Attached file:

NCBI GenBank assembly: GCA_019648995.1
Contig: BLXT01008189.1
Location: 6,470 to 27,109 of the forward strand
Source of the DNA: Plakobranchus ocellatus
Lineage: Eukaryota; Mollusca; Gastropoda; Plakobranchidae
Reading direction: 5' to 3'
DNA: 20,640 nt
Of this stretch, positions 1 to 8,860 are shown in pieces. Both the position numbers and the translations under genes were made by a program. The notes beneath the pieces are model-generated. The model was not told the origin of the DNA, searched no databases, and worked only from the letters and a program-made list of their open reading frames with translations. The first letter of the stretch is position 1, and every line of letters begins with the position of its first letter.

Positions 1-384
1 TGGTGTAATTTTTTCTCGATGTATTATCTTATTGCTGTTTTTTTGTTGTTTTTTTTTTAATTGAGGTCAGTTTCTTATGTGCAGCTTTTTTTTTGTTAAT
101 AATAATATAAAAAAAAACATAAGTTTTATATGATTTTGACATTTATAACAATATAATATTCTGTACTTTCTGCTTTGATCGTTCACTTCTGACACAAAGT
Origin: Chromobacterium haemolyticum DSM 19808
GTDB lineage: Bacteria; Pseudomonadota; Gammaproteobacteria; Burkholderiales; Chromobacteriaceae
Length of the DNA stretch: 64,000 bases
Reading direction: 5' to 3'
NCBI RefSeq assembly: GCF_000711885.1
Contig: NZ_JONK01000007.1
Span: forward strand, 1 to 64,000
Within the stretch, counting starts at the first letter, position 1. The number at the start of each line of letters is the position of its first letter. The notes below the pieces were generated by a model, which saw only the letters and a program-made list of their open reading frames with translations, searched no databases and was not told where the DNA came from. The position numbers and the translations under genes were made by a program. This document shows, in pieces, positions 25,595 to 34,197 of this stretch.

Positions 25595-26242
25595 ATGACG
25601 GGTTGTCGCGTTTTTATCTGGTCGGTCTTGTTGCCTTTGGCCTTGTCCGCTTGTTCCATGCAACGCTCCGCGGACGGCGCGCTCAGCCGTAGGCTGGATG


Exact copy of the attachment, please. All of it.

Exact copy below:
NCBI GenBank assembly: GCA_019648995.1
Contig: BLXT01008189.1
Location: 6,470 to 27,109 of the forward strand
Source of the DNA: Plakobranchus ocellatus
Lineage: Eukaryota; Mollusca; Gastropoda; Plakobranchidae
Reading direction: 5' to 3'
DNA: 20,640 nt
Of this stretch, positions 1 to 8,860 are shown in pieces. Both the position numbers and the translations under genes were made by a program. The notes beneath the pieces are model-generated. The model was not told the origin of the DNA, searched no databases, and worked only from the letters and a program-made list of their open reading frames with translations. The first letter of the stretch is position 1, and every line of letters begins with the position of its first letter.

Positions 1-384
1 TGGTGTAATTTTTTCTCGATGTATTATCTTATTGCTGTTTTTTTGTTGTTTTTTTTTTAATTGAGGTCAGTTTCTTATGTGCAGCTTTTTTTTTGTTAAT
101 AATAATATAAAAAAAAACATAAGTTTTATATGATTTTGACATTTATAACAATATAATATTCTGTACTTTCTGCTTTGATCGTTCACTTCTGACACAAAGT
Origin: Chromobacterium haemolyticum DSM 19808
GTDB lineage: Bacteria; Pseudomonadota; Gammaproteobacteria; Burkholderiales; Chromobacteriaceae
Length of the DNA stretch: 64,000 bases
Reading direction: 5' to 3'
NCBI RefSeq assembly: GCF_000711885.1
Contig: NZ_JONK01000007.1
Span: forward strand, 1 to 64,000
Within the stretch, counting starts at the first letter, position 1. The number at the start of each line of letters is the position of its first letter. The notes below the pieces were generated by a model, which saw only the letters and a program-made list of their open reading frames with translations, searched no databases and was not told where the DNA came from. The position numbers and the translations under genes were made by a program. This document shows, in pieces, positions 25,595 to 34,197 of this stretch.

Positions 25595-26242
25595 ATGACG
25601 GGTTGTCGCGTTTTTATCTGGTCGGTCTTGTTGCCTTTGGCCTTGTCCGCTTGTTCCATGCAACGCTCCGCGGACGGCGCGCTCAGCCGTAGGCTGGATG